Lamenting Our “Lost Arts”

Needle and threadThe other day, as I used a needle and thread to make a little alteration to my fly-fishing vest, it suddenly hit me: Sewing is a lost art!  (No need to re-read the previous sentence.  You read it correctly.  I was sewing.)  My mother taught me how to sew on buttons and darn socks long before I went away to college—where the skill really came in handy—and I still enjoy mending things by hand on occasion.  Over the years, I actually learned how to use a sewing machine, and even made my first fly-fishing vest.  Anyway, that got the old juices flowing, and I decided to make a list of all the things we used to do, each of which has become somewhat of a “lost art.”

1. Writing a thank you note – Now, it’s either send an email response, or a text, or, in many cases, do nothing at all.

2. Writing a letter – Really, when is the last time you wrote (or received) a hand-written letter?

Phone3. Using a phone as . . . well . . . as a phone – Most of us now have a “smart phone,” which has turned us into a bunch of dummies.  Getting someone to actually speak on a phone is like trying to make water flow uphill.  It ain’t gonna happen.

4. Cooking a meal from scratch – I actually saw a TV commercial the other day for Meals in a Box.  The idea is that, for a fee, you can have all the components of a meal shipped directly to you in a box.  No need to go to the grocery store.

Baking5. Baking anything from scratch – Most of us assume that when we buy a box of cake mix, or brownie mix, and follow the instructions, we are baking from scratch.  After all, we are using the oven.  Not quite.  Actual scratch baking involves a recipe, which requires measuring, sifting, chopping, timing, etc.

6. Watching a live TV show – No one I know does this anymore.  We all record our favorite programs, and watch them at a time that is more convenient for us—and always without commercials.  

7. Having a face-to-face dinner conversation – We’re all familiar with the scenario of a half dozen people sitting at a table in a restaurant, each using a smart phone to surf the Internet, or text someone else at the very same table.  Gone are the days of choosing dinner guests according to the scintillating conversation they brought to the table.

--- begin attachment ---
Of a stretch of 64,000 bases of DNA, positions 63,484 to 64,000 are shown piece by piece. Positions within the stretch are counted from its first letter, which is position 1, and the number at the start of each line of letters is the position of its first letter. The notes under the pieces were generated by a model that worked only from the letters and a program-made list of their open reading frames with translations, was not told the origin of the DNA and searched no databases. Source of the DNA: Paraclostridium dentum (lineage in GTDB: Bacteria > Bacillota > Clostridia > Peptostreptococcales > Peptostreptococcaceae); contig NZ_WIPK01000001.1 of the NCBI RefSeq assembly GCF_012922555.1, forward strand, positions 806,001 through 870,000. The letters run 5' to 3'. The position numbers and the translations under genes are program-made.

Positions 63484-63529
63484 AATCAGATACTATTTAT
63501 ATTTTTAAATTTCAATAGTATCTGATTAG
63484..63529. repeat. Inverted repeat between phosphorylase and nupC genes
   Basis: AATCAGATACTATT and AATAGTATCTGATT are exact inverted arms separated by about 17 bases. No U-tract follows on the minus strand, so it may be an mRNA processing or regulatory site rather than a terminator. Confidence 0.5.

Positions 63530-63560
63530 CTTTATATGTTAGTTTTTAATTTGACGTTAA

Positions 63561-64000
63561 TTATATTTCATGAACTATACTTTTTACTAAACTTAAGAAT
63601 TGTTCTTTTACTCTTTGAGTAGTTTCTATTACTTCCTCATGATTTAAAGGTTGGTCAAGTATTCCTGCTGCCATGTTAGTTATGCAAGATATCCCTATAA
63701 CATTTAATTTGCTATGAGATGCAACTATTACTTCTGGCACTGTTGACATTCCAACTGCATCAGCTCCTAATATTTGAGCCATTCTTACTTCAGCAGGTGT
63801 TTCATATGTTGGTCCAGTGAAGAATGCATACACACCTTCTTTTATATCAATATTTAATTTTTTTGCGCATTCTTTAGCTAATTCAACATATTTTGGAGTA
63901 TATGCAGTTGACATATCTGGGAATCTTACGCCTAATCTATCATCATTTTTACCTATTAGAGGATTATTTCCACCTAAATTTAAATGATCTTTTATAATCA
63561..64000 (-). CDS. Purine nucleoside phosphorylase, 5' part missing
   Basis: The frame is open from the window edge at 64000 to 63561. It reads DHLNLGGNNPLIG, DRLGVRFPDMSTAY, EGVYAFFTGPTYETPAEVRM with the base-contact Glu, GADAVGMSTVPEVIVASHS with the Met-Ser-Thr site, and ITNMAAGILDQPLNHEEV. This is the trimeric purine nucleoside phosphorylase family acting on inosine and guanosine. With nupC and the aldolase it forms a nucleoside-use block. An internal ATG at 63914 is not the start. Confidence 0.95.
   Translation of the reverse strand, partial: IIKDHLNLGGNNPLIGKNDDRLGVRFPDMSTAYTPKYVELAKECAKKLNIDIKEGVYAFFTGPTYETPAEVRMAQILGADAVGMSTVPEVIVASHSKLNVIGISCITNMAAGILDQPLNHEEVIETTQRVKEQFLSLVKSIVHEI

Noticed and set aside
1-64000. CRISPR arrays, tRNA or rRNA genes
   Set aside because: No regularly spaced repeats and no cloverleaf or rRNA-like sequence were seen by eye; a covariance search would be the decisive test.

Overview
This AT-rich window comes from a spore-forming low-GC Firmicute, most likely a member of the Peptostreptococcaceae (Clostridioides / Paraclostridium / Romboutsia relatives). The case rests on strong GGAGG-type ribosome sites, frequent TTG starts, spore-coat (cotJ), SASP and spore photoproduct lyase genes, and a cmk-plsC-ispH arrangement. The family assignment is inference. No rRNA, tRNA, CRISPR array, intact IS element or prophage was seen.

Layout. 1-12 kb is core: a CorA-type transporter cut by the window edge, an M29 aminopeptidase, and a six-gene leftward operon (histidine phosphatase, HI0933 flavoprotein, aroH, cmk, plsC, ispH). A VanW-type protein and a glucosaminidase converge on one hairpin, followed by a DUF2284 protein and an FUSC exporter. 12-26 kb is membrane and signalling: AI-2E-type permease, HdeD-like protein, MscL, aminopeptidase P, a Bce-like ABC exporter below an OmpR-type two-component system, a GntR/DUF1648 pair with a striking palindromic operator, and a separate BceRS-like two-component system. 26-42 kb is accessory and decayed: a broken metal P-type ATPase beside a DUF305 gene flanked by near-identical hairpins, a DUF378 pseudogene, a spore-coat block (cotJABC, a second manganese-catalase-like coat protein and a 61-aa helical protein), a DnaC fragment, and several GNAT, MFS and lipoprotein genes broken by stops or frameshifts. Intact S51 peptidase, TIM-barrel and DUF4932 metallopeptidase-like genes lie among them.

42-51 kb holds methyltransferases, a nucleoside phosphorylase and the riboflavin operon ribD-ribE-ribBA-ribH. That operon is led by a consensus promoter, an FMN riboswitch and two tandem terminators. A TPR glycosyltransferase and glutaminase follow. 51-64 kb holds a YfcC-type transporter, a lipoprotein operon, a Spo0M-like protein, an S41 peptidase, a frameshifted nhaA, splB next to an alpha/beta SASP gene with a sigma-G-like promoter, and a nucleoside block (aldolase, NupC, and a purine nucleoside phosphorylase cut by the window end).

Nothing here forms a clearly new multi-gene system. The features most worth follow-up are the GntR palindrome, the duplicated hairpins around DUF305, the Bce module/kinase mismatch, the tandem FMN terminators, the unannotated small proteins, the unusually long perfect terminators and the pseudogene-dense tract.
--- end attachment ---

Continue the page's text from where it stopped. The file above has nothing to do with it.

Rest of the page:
8. Driving courteously – When is the last time you were permitted (or allowed someone else) to change lanes, or make a left turn at an intersection, without a horn being sounded, or, worse yet, a middle finger being extended?  I’m talking to you!

9. Balancing a checkbook – Checkbook?  What’s a checkbook?  Put it on the card!  (I write a check occasionally, but mostly I use the check register to record debits I’ve made with my bank card.  However, I still balance it every month—to the penny!)

Halloween10. Making a Halloween costumeFuggettaboutit!  Buy a costume, rent one, or, better yet, don’t even bother wearing one.  Hey, it’s all about the candy, isn’t it?  Oh, wait, they’ve outlawed Halloween, haven’t they?

11. Keeping a photo album – Today, everything is stored somewhere else, virtually, on a cloud, or in the clouds. Whatever!  (What if the power goes out?)  Anybody know what slides are?   See what I mean?

12. Using a dictionary – Tell the truth, when is the last time you used one?  Do you even own one?  Okay, go ahead and Google it—if you’re not sure what it is.  See?  (I rest my case.)  Any former encyclopedia salespersons out there?  Oh, forget it.

So there you have it, my dirty dozen list of things we used to do that have become lost arts. I’m sure there are others I’ve failed to mention.  Got any of your own that you’d like to share?  We’d love to hear them! 

If you enjoyed this post, please share it, or reblog it.  If you’d like to follow my blog, just click on the “follow” button located at the bottom righthand corner of the page.  You’ll be asked to enter your email address, and you’ll receive a confirmation email in return.  I only blog once per week, and I never share email addresses.

About AuthorJoePerroneJr

I am a former professional fly-fishing guide, and I write the Matt Davis Mystery Series, which presently consists of five books: As the Twig is Bent, Opening Day, Twice Bitten, Broken Promises and Deadly Ransom. The series is set in the real town of Roscoe, NY, in the Catskill Mountains, where I guided for ten years. I love fly fishing, movies, cooking (and eating), and music. To learn more about me and my writing, please visit my website at:
This entry was posted in Nostalgia, Uncategorized and tagged , , , . Bookmark the permalink.

3 Responses to Lamenting Our “Lost Arts”

  1. Bill Ramsey says:

    The last time I tried to sew a button back on I needed a blood transfusion. As to the other items on the list? I still handwrite lots of cards and letters. I have no cell phone. My driving is text book courteous. I use my desk side dictionary almost daily. Guess I would be considered a Neanderthal man.


  2. Way to go, fella! I learned long ago to correctly sew buttons on too. Have mended socks in our poorer days when we were first married. I only hand sewed the holes together tho. Never learned to darn anything. I do damn my income tax form every year tho 😀


  3. Yolanda Gernant says:

    Excellent blog, Joe. I really wonder how many people will have neck problems from constantly looking down to view the screen on their Ipods, tablets, cell phones, etc.?
    I still hem my own pants (I’m 5’1/2″) and even buying pants labeled “short” is not short enough for me!
    Keep up the great thoughts.
    Yolanda Vella Gernant


Comments are closed.